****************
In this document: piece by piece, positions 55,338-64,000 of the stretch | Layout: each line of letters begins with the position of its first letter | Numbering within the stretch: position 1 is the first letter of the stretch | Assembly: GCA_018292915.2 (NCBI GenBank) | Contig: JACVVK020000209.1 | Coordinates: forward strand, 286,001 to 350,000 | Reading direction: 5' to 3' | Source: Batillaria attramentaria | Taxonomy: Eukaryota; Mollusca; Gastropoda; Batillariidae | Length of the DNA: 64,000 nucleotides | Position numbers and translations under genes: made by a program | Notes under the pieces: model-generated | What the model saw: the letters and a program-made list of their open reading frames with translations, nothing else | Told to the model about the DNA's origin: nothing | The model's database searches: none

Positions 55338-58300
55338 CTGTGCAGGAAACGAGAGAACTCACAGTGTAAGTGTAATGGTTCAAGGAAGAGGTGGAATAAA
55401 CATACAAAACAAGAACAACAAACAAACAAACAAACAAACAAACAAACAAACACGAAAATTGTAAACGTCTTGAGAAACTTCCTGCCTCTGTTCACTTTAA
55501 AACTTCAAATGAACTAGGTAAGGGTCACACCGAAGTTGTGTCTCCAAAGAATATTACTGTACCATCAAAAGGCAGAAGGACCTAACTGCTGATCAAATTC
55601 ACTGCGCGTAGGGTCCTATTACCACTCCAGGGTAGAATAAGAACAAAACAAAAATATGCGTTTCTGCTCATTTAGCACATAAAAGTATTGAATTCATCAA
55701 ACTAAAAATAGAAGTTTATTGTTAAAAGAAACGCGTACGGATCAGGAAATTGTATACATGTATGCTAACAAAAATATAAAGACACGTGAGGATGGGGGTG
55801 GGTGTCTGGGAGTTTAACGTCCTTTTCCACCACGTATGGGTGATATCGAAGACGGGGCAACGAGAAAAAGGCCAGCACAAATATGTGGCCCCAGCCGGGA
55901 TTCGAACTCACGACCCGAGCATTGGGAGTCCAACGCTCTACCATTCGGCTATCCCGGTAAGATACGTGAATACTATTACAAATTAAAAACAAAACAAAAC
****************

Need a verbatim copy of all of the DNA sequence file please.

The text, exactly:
In this document: piece by piece, positions 55,338-64,000 of the stretch | Layout: each line of letters begins with the position of its first letter | Numbering within the stretch: position 1 is the first letter of the stretch | Assembly: GCA_018292915.2 (NCBI GenBank) | Contig: JACVVK020000209.1 | Coordinates: forward strand, 286,001 to 350,000 | Reading direction: 5' to 3' | Source: Batillaria attramentaria | Taxonomy: Eukaryota; Mollusca; Gastropoda; Batillariidae | Length of the DNA: 64,000 nucleotides | Position numbers and translations under genes: made by a program | Notes under the pieces: model-generated | What the model saw: the letters and a program-made list of their open reading frames with translations, nothing else | Told to the model about the DNA's origin: nothing | The model's database searches: none

Positions 55338-58300
55338 CTGTGCAGGAAACGAGAGAACTCACAGTGTAAGTGTAATGGTTCAAGGAAGAGGTGGAATAAA
55401 CATACAAAACAAGAACAACAAACAAACAAACAAACAAACAAACAAACAAACACGAAAATTGTAAACGTCTTGAGAAACTTCCTGCCTCTGTTCACTTTAA
55501 AACTTCAAATGAACTAGGTAAGGGTCACACCGAAGTTGTGTCTCCAAAGAATATTACTGTACCATCAAAAGGCAGAAGGACCTAACTGCTGATCAAATTC
55601 ACTGCGCGTAGGGTCCTATTACCACTCCAGGGTAGAATAAGAACAAAACAAAAATATGCGTTTCTGCTCATTTAGCACATAAAAGTATTGAATTCATCAA
55701 ACTAAAAATAGAAGTTTATTGTTAAAAGAAACGCGTACGGATCAGGAAATTGTATACATGTATGCTAACAAAAATATAAAGACACGTGAGGATGGGGGTG
55801 GGTGTCTGGGAGTTTAACGTCCTTTTCCACCACGTATGGGTGATATCGAAGACGGGGCAACGAGAAAAAGGCCAGCACAAATATGTGGCCCCAGCCGGGA
55901 TTCGAACTCACGACCCGAGCATTGGGAGTCCAACGCTCTACCATTCGGCTATCCCGGTAAGATACGTGAATACTATTACAAATTAAAAACAAAACAAAAC